Tennessee was one of the “winners” of the competitive Race to the Top initiative, in which states competed for billions in federal funds by promising to implement specific reforms. These reforms included more assessments, new accountability systems linking teacher evaluation to student standardized test scores, and an expansion of charter schools. Race to the Top is No Child Left Behind 2.0. It’s NCLB on steroids. It’s the same terrible policies, only supersized and superfunded. Earlier this month Secretary of Education Arne Duncan visited Tennessee and praised the state for “literally helping lead the nation where we need to go in education.” I am married to a high school English teacher who works in Tennessee’s 3rd largest public school system and she shares with me every day the demoralizing developments wrought by Race to the Top reforms. I have seen the results myself working as a substitute teacher this past year, and gained insight into the direction it’s taking schools from interviews I’ve had. If Tennessee is leading the nation in education reform, American citizens should be VERY, VERY AFRAID.
I recently interviewed at my wife’s high school for a school librarian opening. I cannot recall an interview that ever left me so depressed. Of the three people who sat in on the interview (a principal and two assistant principals), not one of them ever brought up the subject of reading or books. They talked about assessments, data, and computer technology. Much of the library’s nonfiction shelving was sacrificed to make room for computer labs. The books occupying those shelves were culled and, of course, not replaced. The principal did, at one point without a hint of irony, mention that the school’s “literacy numbers” were not where he wanted them to be but he apparently saw no connection between that issue and the role of the library or the librarian. As I sat there trying my best to feign enthusiasm for and interest in their talk of assessments and data, I felt like Burgess Meredith in the Twilight Zone episode “The Obsolete Man.” This is the only interview I can ever remember having that left me feeling physically ill afterward.
Later in the week I went to a job fair for the same school district. I spoke with the assistant principal of another high school. The school is cutting its two full time librarian positions to one so it can hire a “graduation coach,” whatever that is. My wife’s high school has one of those, too, and a single librarian. There is no full-time secretary or assistant for the library, so one person will serve the 1,300 student population single-handedly. I was told the school doesn’t want the new librarian to do things like “work with books and research.” He or she will work with students on doing assessments on computers in addition to “library stuff.” It sounded to me like the school was really looking for an assistant to the new “graduation coach.” I once again thought of Burgess Meredith. I realized that I had apparently gone the way of the dinosaurs.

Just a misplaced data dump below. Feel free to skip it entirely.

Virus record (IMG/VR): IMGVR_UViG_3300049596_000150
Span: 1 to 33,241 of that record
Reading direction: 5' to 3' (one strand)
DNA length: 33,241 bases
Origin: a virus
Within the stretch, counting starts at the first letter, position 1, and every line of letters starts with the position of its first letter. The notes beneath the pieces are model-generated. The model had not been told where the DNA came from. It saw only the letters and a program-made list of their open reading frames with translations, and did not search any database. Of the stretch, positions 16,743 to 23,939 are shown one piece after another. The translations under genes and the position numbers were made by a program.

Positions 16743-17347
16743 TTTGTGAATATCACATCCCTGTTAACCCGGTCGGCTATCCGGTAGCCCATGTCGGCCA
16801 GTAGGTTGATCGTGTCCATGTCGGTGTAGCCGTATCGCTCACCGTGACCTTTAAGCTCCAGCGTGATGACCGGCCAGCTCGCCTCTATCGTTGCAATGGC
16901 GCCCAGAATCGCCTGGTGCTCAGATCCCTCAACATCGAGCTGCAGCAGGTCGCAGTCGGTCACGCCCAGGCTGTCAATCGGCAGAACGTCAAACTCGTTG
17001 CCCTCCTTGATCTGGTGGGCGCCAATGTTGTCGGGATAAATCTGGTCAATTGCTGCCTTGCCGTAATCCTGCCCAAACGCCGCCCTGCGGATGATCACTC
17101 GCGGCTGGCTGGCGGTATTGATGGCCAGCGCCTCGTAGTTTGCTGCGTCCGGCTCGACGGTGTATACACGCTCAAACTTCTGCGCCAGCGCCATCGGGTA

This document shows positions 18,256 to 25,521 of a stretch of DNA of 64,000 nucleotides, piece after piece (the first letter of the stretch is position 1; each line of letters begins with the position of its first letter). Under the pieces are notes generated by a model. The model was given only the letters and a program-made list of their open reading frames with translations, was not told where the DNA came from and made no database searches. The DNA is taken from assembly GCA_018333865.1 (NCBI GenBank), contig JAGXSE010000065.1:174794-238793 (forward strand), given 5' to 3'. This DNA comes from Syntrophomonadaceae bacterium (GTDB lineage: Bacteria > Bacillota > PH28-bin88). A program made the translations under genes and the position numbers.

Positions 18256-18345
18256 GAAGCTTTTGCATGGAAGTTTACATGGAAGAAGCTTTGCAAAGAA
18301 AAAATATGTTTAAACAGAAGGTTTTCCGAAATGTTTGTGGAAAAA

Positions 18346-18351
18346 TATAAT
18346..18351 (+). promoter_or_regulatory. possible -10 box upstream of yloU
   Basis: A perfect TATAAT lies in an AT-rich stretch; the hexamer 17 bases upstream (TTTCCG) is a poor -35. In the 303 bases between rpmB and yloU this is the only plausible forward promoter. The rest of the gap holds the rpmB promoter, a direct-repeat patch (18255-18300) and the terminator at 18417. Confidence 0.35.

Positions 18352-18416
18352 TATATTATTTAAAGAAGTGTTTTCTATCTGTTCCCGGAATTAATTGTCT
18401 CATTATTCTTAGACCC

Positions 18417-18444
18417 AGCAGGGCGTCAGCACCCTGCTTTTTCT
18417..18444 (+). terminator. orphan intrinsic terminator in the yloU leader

I did not bother to apply for that position and I soon found out that I was not selected for the one at my wife’s high school. They went instead with a young lady soon to graduate from library school who had worked as an intern at the library. They can pay her a lot less money and maybe she’s more enthusiastic about computers and data than I am. She has my sympathies.
What these experiences left me with was further depressing confirmation that the “reforms” of NCLB and Race to the Top are a complete and utter failure. Assessing children to death and teaching to the test so they score high on those assessments does not educate them. Data mining will not help them become literate, knowledgeable, thoughtful, productive members of society. The race to the top is leaving the fundamentals of education behind.
AVAILABLE: Librarian with sixteen years of experience serving children and teens in public and school libraries. Extensive experience teaching people of all ages research skills and how to use a wide range of information technologies. A record of success generating enthusiasm for reading and instilling in young people an intellectual curiosity and lifelong love of learning. Author of books, dozens of articles, and hundreds of book reviews. A voracious reader and nationally recognized expert on children’s and young adult literature.